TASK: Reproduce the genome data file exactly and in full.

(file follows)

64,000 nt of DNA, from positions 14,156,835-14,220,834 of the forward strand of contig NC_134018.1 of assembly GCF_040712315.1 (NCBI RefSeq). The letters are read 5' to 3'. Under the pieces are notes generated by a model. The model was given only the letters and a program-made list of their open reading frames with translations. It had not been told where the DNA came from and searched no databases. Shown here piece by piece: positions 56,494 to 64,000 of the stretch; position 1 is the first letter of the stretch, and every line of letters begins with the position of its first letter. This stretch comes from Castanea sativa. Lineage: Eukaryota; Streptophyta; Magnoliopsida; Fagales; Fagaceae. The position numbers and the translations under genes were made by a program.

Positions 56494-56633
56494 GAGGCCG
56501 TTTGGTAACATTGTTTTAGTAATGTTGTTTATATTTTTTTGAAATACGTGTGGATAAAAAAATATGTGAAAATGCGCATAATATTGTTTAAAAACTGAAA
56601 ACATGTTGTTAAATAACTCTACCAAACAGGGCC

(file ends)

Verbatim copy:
64,000 nt of DNA, from positions 14,156,835-14,220,834 of the forward strand of contig NC_134018.1 of assembly GCF_040712315.1 (NCBI RefSeq). The letters are read 5' to 3'. Under the pieces are notes generated by a model. The model was given only the letters and a program-made list of their open reading frames with translations. It had not been told where the DNA came from and searched no databases. Shown here piece by piece: positions 56,494 to 64,000 of the stretch; position 1 is the first letter of the stretch, and every line of letters begins with the position of its first letter. This stretch comes from Castanea sativa. Lineage: Eukaryota; Streptophyta; Magnoliopsida; Fagales; Fagaceae. The position numbers and the translations under genes were made by a program.

Positions 56494-56633
56494 GAGGCCG
56501 TTTGGTAACATTGTTTTAGTAATGTTGTTTATATTTTTTTGAAATACGTGTGGATAAAAAAATATGTGAAAATGCGCATAATATTGTTTAAAAACTGAAA
56601 ACATGTTGTTAAATAACTCTACCAAACAGGGCC